Over the next several weeks and months, we’ll be running a series of pay-per-click advertising tips to help you get your first pay-per-click campaign up and running or make modifications to improve an existing campaign.
After getting your pay-per-click advertising account setup, the first step to a successful campaign is proper keyword selection. So, how can you find information on the keywords that are going to be the focus of your advertising campaign? Google, of course!
Google provides a great, free resource to get all of the relevant information on the keywords that will form the basis of your campaign – the Google Keyword Tool.
The tool is very easy to jump in and use. Let’s say you’re in the business of selling hooded sweatshirts online. By typing the phrase “hooded sweatshirt” into the Word or Phrase box, you’ll be provided with all of the relevant information on the search term. Here’s what you’ll find:
Competition: This measures, on a relative scale, how many other advertisers are competing for this same keyword. More competition can often mean a higher cost-per-click for your ads.
Global Monthly Searches: Number of searches, worldwide, occurring each month for this term.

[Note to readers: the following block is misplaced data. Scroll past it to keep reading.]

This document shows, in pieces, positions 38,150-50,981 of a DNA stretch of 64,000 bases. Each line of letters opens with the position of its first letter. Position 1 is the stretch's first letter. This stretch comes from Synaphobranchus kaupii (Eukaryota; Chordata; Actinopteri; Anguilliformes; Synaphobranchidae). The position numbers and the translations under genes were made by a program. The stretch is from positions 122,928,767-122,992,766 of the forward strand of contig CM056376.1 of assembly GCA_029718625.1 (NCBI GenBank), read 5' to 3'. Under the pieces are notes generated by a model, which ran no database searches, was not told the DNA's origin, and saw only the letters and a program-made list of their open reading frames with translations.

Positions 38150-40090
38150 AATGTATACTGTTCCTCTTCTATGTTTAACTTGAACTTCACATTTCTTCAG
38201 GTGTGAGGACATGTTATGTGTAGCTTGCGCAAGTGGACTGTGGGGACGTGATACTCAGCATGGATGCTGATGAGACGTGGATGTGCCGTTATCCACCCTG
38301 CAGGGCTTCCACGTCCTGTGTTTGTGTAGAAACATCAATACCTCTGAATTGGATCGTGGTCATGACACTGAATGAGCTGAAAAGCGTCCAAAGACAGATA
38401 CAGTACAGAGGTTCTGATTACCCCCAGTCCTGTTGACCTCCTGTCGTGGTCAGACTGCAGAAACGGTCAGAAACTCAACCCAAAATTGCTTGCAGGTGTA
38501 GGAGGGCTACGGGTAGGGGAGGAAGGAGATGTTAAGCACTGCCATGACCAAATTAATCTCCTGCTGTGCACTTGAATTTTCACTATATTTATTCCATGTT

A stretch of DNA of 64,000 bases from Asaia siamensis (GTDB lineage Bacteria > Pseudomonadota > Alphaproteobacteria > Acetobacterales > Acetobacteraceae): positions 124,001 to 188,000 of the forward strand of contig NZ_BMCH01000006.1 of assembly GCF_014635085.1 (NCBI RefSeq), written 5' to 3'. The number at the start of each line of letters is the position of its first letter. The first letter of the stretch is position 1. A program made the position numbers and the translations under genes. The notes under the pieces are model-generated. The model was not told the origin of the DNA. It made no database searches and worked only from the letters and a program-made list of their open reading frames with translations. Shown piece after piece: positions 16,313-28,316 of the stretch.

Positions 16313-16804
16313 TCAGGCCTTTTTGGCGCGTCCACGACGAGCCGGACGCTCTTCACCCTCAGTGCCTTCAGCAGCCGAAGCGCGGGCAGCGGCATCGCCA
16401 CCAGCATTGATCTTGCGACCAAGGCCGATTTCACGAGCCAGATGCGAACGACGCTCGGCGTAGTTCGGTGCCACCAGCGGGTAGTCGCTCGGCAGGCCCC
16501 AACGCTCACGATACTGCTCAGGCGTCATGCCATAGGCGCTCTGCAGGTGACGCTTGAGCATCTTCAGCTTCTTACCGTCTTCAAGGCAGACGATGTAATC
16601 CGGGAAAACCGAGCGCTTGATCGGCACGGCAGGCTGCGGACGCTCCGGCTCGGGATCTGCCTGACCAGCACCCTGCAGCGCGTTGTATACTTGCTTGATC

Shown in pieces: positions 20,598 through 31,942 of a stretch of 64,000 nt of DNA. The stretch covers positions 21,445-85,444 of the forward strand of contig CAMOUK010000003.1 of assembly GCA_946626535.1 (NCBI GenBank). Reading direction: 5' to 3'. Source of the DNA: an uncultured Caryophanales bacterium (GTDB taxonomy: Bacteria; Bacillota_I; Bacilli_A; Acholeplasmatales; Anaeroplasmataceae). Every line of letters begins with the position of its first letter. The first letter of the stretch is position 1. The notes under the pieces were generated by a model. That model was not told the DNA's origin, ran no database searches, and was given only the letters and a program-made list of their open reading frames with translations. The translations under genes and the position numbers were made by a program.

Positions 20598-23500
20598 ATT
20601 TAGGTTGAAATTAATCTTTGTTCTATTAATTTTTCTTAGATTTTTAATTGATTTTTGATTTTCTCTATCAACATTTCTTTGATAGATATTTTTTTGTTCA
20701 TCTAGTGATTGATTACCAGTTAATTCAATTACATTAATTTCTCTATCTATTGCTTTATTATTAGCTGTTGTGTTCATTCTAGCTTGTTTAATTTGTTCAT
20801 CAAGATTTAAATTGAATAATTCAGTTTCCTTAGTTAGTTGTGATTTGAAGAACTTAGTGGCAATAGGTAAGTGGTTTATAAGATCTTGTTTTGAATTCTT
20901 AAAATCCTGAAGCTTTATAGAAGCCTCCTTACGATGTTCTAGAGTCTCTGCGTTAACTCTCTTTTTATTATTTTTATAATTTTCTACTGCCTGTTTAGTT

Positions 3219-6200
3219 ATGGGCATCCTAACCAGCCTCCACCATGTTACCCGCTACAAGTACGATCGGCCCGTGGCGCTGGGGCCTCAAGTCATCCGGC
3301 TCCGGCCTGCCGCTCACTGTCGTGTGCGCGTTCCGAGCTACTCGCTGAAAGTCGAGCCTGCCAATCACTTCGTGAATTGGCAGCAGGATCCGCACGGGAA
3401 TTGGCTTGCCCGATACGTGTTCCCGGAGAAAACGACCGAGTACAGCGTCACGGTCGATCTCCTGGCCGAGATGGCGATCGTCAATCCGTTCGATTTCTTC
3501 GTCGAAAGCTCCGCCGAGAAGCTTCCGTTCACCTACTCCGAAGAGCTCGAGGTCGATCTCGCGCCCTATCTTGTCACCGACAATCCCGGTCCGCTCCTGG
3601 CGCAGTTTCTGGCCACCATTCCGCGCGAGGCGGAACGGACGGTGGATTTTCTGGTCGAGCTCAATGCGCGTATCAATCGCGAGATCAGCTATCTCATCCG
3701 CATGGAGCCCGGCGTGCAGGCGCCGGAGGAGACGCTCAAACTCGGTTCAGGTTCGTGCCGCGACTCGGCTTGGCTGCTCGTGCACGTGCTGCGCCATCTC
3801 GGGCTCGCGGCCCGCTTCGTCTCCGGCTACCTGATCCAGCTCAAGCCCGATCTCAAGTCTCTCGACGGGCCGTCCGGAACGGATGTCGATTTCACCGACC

Local Monthly Searches: This defaults to number of U.S. searches, but you can customize to other geographic regions with the “Locations” option on the page.
Google will not only give you information on your selected keyword, but also information on related keywords. In this case, there are more than 800 keyword ideas for the search term “hooded sweatshirt”.
Sorting this list by Competition or Local Monthly Searches can help you find additional keywords for your campaign that you may not have initially considered. Sorting this particular list by Local Monthly Searches will quickly reveal that the term “hoodie” is actually searched more often than “hooded sweatshirt”, yet it has a lower competition factor. This may make a good keyword to target instead of “hooded sweatshirt.”
Sorting the list by Competition (lowest to highest) reveals that the term “sweats” receives over 1,000,000 searches in the US, yet has relatively low advertising competition. This may be an opportunity lower your cost-per-click.
Reviewing this list and spotting opportunities (the list can be downloaded into Excel to help with sorting) is a key tactic to start your pay-per-click advertising campaign.
In our next installment, we’ll take a look at estimating traffic and costs from a pay-per-click advertising campaign.